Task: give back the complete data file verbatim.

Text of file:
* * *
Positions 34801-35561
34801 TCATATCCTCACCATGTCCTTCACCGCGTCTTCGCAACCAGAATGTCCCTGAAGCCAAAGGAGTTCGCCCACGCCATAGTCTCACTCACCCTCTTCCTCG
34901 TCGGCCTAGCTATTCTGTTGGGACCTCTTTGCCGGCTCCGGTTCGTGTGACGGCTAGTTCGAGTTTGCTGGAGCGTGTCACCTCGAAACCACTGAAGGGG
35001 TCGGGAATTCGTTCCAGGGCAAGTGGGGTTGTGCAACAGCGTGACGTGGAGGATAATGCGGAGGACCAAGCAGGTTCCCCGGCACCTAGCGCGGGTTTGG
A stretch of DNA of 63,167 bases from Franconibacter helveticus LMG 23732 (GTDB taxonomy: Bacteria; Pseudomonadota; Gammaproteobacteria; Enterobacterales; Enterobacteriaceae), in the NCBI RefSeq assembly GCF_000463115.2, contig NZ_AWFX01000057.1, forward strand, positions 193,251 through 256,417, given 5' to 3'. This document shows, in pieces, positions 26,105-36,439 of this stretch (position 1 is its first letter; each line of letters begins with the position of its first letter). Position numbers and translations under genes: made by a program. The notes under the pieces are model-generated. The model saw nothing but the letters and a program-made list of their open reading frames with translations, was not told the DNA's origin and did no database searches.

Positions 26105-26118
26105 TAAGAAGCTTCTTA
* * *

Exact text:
Positions 34801-35561
34801 TCATATCCTCACCATGTCCTTCACCGCGTCTTCGCAACCAGAATGTCCCTGAAGCCAAAGGAGTTCGCCCACGCCATAGTCTCACTCACCCTCTTCCTCG
34901 TCGGCCTAGCTATTCTGTTGGGACCTCTTTGCCGGCTCCGGTTCGTGTGACGGCTAGTTCGAGTTTGCTGGAGCGTGTCACCTCGAAACCACTGAAGGGG
35001 TCGGGAATTCGTTCCAGGGCAAGTGGGGTTGTGCAACAGCGTGACGTGGAGGATAATGCGGAGGACCAAGCAGGTTCCCCGGCACCTAGCGCGGGTTTGG
A stretch of DNA of 63,167 bases from Franconibacter helveticus LMG 23732 (GTDB taxonomy: Bacteria; Pseudomonadota; Gammaproteobacteria; Enterobacterales; Enterobacteriaceae), in the NCBI RefSeq assembly GCF_000463115.2, contig NZ_AWFX01000057.1, forward strand, positions 193,251 through 256,417, given 5' to 3'. This document shows, in pieces, positions 26,105-36,439 of this stretch (position 1 is its first letter; each line of letters begins with the position of its first letter). Position numbers and translations under genes: made by a program. The notes under the pieces are model-generated. The model saw nothing but the letters and a program-made list of their open reading frames with translations, was not told the DNA's origin and did no database searches.

Positions 26105-26118
26105 TAAGAAGCTTCTTA